HITECH Payments to be ScrutinizedInspector General Also to Review HIPAA Enforcement
A government watchdog unit plans to scrutinize whether any HITECH Act electronic health record incentive payments have been inappropriately issued and review HIPAA compliance enforcement efforts.
The Office of Inspector General in the Department of Health and Human Services revealed the planned reviews in its fiscal 2013 work plan that was released earlier this month.
In scrutinizing the HITECH program, OIG will take a close look at the Centers for Medicare & Medicaid Services' safeguards to prevent erroneous incentive payments.
"We will review Medicare incentive payment data from 2011 to identify payments to providers that should not have received incentive payments - for example, those not meeting selected meaningful use criteria," the work plan states. "We will also assess CMS's plans to oversee incentive payments for the duration of the program and actions taken to remedy erroneous incentive payments."
In recent weeks, a group of eight Republican legislators have criticized the HITECH incentive program. For example, they questioned whether HITECH Stage 2 requirements for interoperability and data exchange are too weak and whether EHRs are being used by providers to submit fraudulent bills (see: GOP Legislators Question HITECH Merits).
The OIG, in its work plan issued before the GOP complaints were aired, says it will work "to identify fraud and abuse vulnerabilities in electronic health records systems as articulated in literature and by experts and determine how certified EHR systems address these vulnerabilities."
The OIG work plan outlines dozens of other studies the office plans to conduct. OIG determines its yearly work plan and studies based on various needs and trends, a spokesman says. For example, after the Sept. 11, 2011, terrorist attacks, OIG added reviews of bioterrorism preparedness, he notes.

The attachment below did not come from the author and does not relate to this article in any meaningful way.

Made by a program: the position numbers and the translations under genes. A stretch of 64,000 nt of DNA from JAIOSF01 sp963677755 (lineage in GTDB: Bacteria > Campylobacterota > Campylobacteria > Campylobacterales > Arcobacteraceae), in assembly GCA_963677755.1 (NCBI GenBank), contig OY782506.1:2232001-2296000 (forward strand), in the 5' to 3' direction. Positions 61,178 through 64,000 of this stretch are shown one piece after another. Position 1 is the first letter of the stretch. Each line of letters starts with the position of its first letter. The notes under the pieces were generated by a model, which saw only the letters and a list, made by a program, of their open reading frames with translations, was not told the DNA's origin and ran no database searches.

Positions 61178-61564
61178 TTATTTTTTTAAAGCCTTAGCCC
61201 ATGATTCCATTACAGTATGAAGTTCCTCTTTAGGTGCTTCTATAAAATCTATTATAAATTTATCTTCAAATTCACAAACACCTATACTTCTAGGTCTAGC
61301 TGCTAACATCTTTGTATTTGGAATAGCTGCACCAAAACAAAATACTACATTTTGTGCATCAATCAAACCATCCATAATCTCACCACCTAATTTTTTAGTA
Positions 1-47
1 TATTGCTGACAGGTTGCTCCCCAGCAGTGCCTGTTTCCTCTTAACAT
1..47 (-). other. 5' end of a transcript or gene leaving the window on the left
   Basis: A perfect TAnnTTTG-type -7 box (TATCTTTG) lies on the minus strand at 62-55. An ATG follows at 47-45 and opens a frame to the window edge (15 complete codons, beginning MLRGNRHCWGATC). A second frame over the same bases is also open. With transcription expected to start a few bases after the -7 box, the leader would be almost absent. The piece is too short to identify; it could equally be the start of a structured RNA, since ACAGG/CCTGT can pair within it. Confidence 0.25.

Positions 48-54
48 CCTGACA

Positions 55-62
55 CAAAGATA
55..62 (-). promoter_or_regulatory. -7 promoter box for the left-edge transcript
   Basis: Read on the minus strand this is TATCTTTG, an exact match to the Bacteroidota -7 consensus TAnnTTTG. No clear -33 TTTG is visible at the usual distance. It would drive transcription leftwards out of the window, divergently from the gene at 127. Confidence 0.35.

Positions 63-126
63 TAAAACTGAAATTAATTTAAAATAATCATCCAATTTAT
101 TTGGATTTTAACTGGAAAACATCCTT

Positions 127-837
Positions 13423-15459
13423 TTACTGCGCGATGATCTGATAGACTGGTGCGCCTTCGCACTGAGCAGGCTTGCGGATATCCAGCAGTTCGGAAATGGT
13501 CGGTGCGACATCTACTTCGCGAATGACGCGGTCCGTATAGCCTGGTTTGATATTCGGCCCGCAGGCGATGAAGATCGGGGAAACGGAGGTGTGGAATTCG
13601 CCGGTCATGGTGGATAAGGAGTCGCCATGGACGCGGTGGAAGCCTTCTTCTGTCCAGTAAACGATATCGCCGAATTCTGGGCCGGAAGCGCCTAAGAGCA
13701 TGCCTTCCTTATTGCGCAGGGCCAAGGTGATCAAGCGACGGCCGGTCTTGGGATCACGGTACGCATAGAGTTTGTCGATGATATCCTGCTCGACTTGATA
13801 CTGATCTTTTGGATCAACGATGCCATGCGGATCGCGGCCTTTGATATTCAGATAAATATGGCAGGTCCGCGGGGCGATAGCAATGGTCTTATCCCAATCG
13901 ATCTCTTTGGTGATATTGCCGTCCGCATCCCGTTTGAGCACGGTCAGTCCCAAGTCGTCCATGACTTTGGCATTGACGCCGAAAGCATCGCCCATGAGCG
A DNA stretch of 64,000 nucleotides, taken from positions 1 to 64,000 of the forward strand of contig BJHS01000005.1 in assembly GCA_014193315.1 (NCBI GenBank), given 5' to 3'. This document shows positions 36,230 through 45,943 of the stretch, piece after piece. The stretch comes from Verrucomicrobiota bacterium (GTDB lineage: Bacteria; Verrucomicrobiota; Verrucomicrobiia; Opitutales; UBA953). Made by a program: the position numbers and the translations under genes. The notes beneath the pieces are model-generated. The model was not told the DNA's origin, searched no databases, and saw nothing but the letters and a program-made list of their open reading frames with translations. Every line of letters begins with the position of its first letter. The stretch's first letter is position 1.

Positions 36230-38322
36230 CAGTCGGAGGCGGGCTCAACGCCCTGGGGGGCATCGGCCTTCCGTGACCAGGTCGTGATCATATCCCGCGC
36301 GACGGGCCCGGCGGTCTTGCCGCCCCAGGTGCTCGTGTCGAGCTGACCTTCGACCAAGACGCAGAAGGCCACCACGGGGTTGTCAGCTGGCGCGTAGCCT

In addition to reviewing the HITECH incentive payments, the OIG plans to assess the HIPAA compliance enforcement efforts of the HHS Office for Civil Rights.
"We will review OCR's investigation policies and assess OCR's oversight to ensure that covered entities are complying with the HIPAA Privacy Rule," the OIG document states.
The inspector general also will review OCR's oversight of the HITECH breach notification rule, which went into effect in September 2009. "We will review OCR's policies for investigating breaches reported by covered entities and determine whether Medicare Part B-covered entities have policies or plans in place to mitigate breaches," the work plan states.
Adam Greene, a former HHS Office for Civil Rights official who now is a partner at the law firm Davis Wright Tremaine, says the OIG scrutiny of HIPAA enforcement is already well under way. The OIG's 2011 work plan also highlighted review of HIPAA Privacy Rule compliance, he notes.
"Around April, I heard of a number of organizations who received surveys from the OIG with questions about their compliance with the privacy and breach notification rules and their interactions with OCR," Greene notes.
Earlier, OIG conducted a handful of site visits to covered entities before issuing a March 2011 report outlining a lack of HIPAA Security Rule compliance. "As a result, OIG criticized CMS for a lack of oversight of the security rule," Greene notes.
While Greene expects the OIG will find that compliance with the HIPAA Privacy Rule is relatively high, he anticipates the office may find problems with breach notification rule compliance. "Many organizations may not yet have breach notification policies in place," Greene says.
Other Key Issues
In its work plan, OIG also describes planned reviews of security controls designed to protect sensitive healthcare information. Those include controls within:
- CMS information systems;
- Systems used by Medicare and its Part D contractors;
- Statewide health information exchanges;
- Systems at community health centers;
- The Administration for Children and Families' Grants Administration Tracking Evaluation System.
On Oct. 24, OIG will release on its website a 30-minute video featuring several of its leaders discussing OIG's 2013 review plans.